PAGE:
Common errors when working with pandas read_csv function

There are several common errors when learning Python pandas basics and working with pandas read_csv function. Here are some of the most common ones:

Incorrect delimiter #

By default, the read_csv function assumes that the delimiter is a comma. If your CSV file uses a different delimiter, such as a tab or semicolon, you need to specify it using the delimiter parameter.

pandas.errors.EmptyDataError: No columns to parse from file #

When using read_csv in Python Pandas, there is an error:
pandas.errors.EmptyDataError: No columns to parse from file

File "pandas\_libs\parsers.pyx", line 555, in pandas._libs.parsers.TextReader.__cinit__
pandas.errors.EmptyDataError: No columns to parse from file

The problem is the separator

df =

By default, the separator in read_csv is comma ','

Solution to error #

So if we have tab-delimated csv, we need to point we are using tabs as a separator

df = pd.read_csv(file_path, sep="\t")

Possible separetors in csv files:

  • Tab: sep = "\t"
  • Semicolon: sep = ";"
  • Colon: sep = ":"
  • Space: sep = " "
  • Pipe: sep = "|"
  • Tilde: sep = "~"

Another solution is to use the Python engine text (engine=" python") to detect separators automatically. However, the Python engine is slower, and from my experience, automatic detection will not always works properly when you want to connect two different files, for example.

df = pd.read_csv(file_path, engine=”python”)
sepstr, default ',' #

If you don't specify a delimiter using the sep parameter, the C engine won't be able to detect it automatically. However, the Python parsing engine can see it using the csv. Sniffer tool that comes built-in with Python. So, if sep is not specified, the Python parsing engine will be used instead. Remember that separators with more than one character and different from '\s+' will be treated as regular expressions, which will also require the use of the Python parsing engine. It's important to note that using regex delimiters can result in quoted data being ignored. For example, the regex' \r\t' may cause issues when processing data enclosed in quotes.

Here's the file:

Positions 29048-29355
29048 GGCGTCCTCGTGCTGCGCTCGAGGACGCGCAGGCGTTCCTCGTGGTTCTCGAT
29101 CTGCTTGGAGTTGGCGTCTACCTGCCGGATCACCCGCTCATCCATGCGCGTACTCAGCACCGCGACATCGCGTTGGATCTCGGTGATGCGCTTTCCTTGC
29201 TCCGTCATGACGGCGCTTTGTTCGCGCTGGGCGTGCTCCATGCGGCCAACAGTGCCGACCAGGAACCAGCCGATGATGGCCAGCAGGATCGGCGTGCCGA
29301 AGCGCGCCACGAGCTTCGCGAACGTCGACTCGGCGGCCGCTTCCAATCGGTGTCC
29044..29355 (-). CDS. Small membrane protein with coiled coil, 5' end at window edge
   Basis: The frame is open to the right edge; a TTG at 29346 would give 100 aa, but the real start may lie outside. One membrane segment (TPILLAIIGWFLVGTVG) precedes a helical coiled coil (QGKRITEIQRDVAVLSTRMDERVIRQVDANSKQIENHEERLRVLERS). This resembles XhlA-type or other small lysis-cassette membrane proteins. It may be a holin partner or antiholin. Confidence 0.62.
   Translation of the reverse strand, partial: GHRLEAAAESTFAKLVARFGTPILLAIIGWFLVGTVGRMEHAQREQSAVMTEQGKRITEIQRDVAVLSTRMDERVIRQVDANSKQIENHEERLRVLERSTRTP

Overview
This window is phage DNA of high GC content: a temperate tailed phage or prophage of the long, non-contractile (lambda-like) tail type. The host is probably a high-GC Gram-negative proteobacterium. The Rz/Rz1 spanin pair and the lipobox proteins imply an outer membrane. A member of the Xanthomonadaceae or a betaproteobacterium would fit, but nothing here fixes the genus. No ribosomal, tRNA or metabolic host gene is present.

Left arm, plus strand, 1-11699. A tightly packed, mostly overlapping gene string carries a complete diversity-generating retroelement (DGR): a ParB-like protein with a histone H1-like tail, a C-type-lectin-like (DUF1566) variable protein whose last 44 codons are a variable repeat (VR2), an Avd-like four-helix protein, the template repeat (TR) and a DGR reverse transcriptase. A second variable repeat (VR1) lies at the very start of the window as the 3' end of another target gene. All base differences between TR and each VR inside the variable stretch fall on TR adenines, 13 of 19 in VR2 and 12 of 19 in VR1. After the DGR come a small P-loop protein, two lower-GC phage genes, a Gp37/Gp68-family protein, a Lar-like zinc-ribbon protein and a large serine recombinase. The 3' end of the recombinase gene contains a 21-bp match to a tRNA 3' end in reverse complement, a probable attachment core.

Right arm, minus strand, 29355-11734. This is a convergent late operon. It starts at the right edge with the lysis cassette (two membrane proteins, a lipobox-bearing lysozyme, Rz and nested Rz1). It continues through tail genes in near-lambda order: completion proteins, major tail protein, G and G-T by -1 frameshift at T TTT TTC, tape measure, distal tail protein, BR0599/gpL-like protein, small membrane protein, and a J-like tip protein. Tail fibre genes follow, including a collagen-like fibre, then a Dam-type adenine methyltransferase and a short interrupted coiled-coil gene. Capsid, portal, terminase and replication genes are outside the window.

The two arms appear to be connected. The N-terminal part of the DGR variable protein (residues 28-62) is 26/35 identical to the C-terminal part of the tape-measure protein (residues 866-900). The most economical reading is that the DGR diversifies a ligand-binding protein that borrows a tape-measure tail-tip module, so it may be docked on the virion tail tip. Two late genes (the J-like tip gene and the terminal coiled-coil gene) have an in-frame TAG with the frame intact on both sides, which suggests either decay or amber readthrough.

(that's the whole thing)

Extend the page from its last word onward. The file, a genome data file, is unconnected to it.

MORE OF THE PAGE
engine{'c', 'python', 'pyarrow'}, optional #

The C and pyarrow engines are known for their faster performance, while the Python engine is currently more feature-rich. If you require multithreading support, the pyarrow engine is presently the only one that provides it.

Encoding errors #

If your CSV file contains non-ASCII characters or uses a non-standard encoding, you may encounter encoding errors. You can specify the encoding using the encoding parameter. If you're not sure what encoding to use, try 'utf-8' or 'latin-1'.

'utf-8' codec can't decode byte 0xff in position 0 #

UnicodeDecodeError: 'utf-8' codec can't decode byte 0xff in position 0: invalid start byte

This error can be caused by encoding. One possibility pandas read_csv can't decode byte is that the CSV file has utf-16 encoding. When I manually downloaded Facebook Leads into CSV file, there where in utf-16 format, for example.